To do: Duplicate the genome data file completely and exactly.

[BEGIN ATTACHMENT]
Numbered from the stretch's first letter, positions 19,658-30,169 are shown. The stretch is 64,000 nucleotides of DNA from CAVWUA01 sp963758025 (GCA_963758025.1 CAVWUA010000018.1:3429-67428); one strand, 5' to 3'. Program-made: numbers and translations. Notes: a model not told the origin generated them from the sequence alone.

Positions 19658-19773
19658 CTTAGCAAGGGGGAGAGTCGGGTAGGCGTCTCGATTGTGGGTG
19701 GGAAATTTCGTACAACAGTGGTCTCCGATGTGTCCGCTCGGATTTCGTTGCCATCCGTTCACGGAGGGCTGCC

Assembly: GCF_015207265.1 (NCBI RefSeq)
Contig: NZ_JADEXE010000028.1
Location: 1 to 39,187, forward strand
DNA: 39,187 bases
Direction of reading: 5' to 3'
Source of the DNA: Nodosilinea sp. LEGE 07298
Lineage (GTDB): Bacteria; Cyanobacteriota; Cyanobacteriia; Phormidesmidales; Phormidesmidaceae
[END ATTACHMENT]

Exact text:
Numbered from the stretch's first letter, positions 19,658-30,169 are shown. The stretch is 64,000 nucleotides of DNA from CAVWUA01 sp963758025 (GCA_963758025.1 CAVWUA010000018.1:3429-67428); one strand, 5' to 3'. Program-made: numbers and translations. Notes: a model not told the origin generated them from the sequence alone.

Positions 19658-19773
19658 CTTAGCAAGGGGGAGAGTCGGGTAGGCGTCTCGATTGTGGGTG
19701 GGAAATTTCGTACAACAGTGGTCTCCGATGTGTCCGCTCGGATTTCGTTGCCATCCGTTCACGGAGGGCTGCC

Assembly: GCF_015207265.1 (NCBI RefSeq)
Contig: NZ_JADEXE010000028.1
Location: 1 to 39,187, forward strand
DNA: 39,187 bases
Direction of reading: 5' to 3'
Source of the DNA: Nodosilinea sp. LEGE 07298
Lineage (GTDB): Bacteria; Cyanobacteriota; Cyanobacteriia; Phormidesmidales; Phormidesmidaceae